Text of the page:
- Line one plate with paper towels, then add the flour to another plate. Pour the egg onto a third plate and add the panko to a fourth plate.
- Banana by banana, first dredge in the flour, then the egg (let excess drip off) and coat in the panko, covering each piece completely. In two batches, lay the battered bananas in the hot oil and fry, turning them halfway through, until golden brown, about 5 to 7 minutes. Transfer to the paper towel-lined plate and sprinkle with flake salt.
- When ready to serve, reheat the ranch steak picadinho, if desired (or if it has gotten cold), over medium-low heat until just hot. Then spoon on plates with the crispy bananas, garlic rice, poached eggs and a sprinkle of the farofa over the top.
Notes on Ranch Steak Picadinho from chef Phillipe Flores
“Traditionally, the dish uses beef tenderloin, which is cooked fast and hard just like this version with ranch steak,” chef Phillipe Flores says. The beef is hand chopped or cut into small pieces, another example of “little chopped things.” Those small pieces of steak are then sautéed quickly and served with a savory gravy. It’s important that the beef isn’t just ground beef, and it’s important to get small yet chewy bites. From there, perfect sides include eggs (fried or poached), rice, chopped greens like watercress, fried bananas or plantains and toasted cassava flour. This late-night party food is sharable, delicious and gives much needed sustenance.
Chef Flores, who grew up in Rio de Janeiro, cooked this dish at home and then eventually in professional kitchens like at the Transamerica Hotel in Rio. He makes his picadinho by first searing his beef cubes in butter until medium-rare, then to halt them from cooking more, transfers the cubes to a plate to rest while he makes a gravy-like sauce with flour, shallots and red wine. The wine is a star ingredient that he first learned to include while cooking at the hotel. The rich sauce eventually thickens and tightly hugs the “little chopped” beef cubes. He recommends adding some vegetables like “you might to a beef bourguignon,” such as mushrooms, onion and carrots, or even another non-vegetable like bacon. Once the beef is stirred back into the sauce, serve it immediately so the beef doesn’t keep cooking.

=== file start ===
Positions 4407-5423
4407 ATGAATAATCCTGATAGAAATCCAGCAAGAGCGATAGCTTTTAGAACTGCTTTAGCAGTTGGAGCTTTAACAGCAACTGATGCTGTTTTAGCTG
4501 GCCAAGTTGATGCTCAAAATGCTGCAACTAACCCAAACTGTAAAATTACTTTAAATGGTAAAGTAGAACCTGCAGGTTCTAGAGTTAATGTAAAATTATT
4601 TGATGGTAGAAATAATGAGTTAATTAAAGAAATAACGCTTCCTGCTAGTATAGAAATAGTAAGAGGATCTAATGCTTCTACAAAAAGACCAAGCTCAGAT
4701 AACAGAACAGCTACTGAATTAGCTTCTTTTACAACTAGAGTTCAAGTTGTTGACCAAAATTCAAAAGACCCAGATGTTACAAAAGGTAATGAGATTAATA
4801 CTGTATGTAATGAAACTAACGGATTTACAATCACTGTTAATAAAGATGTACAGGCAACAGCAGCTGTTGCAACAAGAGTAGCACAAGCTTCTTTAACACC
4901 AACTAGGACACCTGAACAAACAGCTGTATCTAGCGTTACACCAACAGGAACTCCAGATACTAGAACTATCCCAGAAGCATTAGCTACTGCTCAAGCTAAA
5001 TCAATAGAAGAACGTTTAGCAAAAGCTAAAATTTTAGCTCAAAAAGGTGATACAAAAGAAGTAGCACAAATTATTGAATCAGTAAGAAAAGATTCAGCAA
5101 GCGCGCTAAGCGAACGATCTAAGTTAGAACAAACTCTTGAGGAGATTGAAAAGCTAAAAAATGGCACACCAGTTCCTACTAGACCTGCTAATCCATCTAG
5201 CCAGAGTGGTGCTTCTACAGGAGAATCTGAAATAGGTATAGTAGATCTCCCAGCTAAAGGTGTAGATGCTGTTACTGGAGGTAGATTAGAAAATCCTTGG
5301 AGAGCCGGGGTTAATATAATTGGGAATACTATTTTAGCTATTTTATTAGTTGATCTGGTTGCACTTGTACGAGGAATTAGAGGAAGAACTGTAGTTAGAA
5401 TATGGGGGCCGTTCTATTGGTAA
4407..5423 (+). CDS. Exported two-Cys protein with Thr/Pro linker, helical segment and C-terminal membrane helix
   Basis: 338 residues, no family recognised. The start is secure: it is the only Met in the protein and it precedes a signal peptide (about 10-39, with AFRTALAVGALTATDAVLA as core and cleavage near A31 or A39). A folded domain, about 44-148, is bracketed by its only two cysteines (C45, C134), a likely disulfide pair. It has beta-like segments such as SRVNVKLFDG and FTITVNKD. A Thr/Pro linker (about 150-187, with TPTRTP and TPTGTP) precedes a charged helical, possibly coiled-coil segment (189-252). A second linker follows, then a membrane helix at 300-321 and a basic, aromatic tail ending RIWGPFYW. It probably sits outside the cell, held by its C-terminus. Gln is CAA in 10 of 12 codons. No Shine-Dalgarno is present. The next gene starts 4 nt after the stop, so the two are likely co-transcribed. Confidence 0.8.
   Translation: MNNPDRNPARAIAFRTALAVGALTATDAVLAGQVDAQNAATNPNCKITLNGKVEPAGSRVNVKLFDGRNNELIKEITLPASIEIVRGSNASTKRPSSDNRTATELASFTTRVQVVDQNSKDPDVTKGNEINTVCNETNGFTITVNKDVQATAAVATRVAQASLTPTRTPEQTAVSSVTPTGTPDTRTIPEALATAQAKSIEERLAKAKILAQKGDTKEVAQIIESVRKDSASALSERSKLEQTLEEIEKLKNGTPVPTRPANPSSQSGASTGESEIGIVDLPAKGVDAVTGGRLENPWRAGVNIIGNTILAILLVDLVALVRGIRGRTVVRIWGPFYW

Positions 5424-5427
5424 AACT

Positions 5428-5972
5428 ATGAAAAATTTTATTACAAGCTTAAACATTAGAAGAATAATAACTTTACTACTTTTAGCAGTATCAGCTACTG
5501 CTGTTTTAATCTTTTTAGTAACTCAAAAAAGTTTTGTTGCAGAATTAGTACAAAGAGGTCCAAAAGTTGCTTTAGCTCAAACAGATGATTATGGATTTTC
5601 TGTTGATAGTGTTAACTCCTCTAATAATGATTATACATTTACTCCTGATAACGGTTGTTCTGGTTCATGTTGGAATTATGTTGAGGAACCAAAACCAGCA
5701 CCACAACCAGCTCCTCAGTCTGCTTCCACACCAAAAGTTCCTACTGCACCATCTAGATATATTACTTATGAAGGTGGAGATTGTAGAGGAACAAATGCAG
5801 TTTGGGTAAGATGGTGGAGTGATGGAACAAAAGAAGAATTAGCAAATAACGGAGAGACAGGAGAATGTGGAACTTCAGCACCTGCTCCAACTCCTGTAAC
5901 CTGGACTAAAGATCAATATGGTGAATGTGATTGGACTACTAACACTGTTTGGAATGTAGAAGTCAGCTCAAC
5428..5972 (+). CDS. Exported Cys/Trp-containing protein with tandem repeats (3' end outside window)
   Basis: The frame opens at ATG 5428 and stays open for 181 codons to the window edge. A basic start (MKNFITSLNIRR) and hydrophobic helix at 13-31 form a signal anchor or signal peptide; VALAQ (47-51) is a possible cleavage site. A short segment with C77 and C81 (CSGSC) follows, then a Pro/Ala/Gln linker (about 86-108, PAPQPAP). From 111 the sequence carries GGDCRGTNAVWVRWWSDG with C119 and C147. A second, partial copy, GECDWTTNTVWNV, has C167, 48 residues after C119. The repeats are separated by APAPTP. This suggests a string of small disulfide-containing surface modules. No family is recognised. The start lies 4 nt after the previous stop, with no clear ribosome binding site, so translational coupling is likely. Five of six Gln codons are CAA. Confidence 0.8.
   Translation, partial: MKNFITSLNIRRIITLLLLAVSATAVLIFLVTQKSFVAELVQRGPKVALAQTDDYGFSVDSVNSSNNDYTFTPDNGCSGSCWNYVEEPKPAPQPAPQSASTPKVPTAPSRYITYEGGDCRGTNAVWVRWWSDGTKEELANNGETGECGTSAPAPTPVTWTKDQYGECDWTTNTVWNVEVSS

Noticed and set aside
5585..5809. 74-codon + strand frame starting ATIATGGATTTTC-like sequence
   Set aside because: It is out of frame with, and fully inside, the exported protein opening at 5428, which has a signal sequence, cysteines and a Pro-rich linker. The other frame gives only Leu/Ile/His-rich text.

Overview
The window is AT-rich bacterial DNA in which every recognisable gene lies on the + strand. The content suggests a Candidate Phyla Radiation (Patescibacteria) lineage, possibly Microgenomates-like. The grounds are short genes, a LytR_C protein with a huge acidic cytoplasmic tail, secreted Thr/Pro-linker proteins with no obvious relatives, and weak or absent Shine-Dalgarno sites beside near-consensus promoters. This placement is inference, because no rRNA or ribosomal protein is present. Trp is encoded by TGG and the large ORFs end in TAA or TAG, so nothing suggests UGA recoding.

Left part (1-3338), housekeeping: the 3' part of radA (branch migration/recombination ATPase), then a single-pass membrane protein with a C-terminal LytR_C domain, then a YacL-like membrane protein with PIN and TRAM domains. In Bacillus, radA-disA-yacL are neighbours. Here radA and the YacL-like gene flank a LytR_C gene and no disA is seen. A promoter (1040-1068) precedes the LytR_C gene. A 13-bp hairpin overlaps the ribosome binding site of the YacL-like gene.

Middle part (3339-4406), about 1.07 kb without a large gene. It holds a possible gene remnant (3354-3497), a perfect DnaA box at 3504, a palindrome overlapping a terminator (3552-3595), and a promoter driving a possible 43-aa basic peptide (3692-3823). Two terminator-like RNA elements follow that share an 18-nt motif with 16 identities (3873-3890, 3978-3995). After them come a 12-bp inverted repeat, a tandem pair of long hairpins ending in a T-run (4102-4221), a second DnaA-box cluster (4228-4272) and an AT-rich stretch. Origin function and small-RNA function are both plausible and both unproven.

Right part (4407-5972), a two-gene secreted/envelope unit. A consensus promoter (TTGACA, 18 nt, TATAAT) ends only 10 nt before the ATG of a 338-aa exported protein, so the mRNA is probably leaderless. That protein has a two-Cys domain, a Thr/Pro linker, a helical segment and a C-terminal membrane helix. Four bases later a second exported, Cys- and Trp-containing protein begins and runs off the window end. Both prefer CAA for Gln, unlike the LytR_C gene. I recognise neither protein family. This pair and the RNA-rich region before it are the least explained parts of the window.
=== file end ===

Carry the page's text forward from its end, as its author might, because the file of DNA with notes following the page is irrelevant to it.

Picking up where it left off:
For sides, Flores likes the traditional ones like poached eggs with runny yolks that the garlic rice helps soak up. He also coats bananas in a dredge of flour, egg and breadcrumbs for a crunchy-sweet side that contrasts the deeply savory beef really well.
Lastly, Flores cooks cassava flour (which is also sometimes called manioc or yucca flour) over the stovetop with garlic and onion that’s sweated in butter until it becomes toasted and nutty. It’s akin to a dry spice mix that you can use to season the beef but also the eggs and rice.
Picadinho has a history of being comfort food that you’d serve after or during a night of drinking. First introduced by the Portuguese, picadinho was popularized in the bohemian nightclubs of Rio and then by the city’s Copacabana Palace hotel so much that it’s become a national dish.
ButcherBox’s Ranch Steak takes on the traditions and origins of picadinho thanks to chef Flores’ insight. The dish, of course, is a great late night food, but it’s also excellent for brunch or dinner.